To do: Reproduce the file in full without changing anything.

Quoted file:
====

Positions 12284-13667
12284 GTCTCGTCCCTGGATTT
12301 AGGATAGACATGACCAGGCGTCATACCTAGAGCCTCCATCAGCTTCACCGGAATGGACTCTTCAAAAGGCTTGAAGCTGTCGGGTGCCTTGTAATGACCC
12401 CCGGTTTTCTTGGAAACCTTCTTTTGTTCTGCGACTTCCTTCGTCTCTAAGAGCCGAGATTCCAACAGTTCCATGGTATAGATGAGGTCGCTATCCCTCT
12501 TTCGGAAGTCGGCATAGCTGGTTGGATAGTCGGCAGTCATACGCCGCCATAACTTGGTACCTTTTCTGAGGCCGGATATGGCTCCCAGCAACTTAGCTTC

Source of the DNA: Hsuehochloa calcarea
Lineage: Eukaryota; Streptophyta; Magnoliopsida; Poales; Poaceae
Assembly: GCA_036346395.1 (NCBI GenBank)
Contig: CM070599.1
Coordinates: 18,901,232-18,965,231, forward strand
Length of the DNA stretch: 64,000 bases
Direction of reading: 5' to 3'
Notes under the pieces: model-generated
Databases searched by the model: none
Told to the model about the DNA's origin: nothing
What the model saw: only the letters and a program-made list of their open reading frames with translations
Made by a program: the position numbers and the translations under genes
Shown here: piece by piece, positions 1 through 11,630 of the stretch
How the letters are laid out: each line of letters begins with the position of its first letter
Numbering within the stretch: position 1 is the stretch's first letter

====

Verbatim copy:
Positions 12284-13667
12284 GTCTCGTCCCTGGATTT
12301 AGGATAGACATGACCAGGCGTCATACCTAGAGCCTCCATCAGCTTCACCGGAATGGACTCTTCAAAAGGCTTGAAGCTGTCGGGTGCCTTGTAATGACCC
12401 CCGGTTTTCTTGGAAACCTTCTTTTGTTCTGCGACTTCCTTCGTCTCTAAGAGCCGAGATTCCAACAGTTCCATGGTATAGATGAGGTCGCTATCCCTCT
12501 TTCGGAAGTCGGCATAGCTGGTTGGATAGTCGGCAGTCATACGCCGCCATAACTTGGTACCTTTTCTGAGGCCGGATATGGCTCCCAGCAACTTAGCTTC

Source of the DNA: Hsuehochloa calcarea
Lineage: Eukaryota; Streptophyta; Magnoliopsida; Poales; Poaceae
Assembly: GCA_036346395.1 (NCBI GenBank)
Contig: CM070599.1
Coordinates: 18,901,232-18,965,231, forward strand
Length of the DNA stretch: 64,000 bases
Direction of reading: 5' to 3'
Notes under the pieces: model-generated
Databases searched by the model: none
Told to the model about the DNA's origin: nothing
What the model saw: only the letters and a program-made list of their open reading frames with translations
Made by a program: the position numbers and the translations under genes
Shown here: piece by piece, positions 1 through 11,630 of the stretch
How the letters are laid out: each line of letters begins with the position of its first letter
Numbering within the stretch: position 1 is the stretch's first letter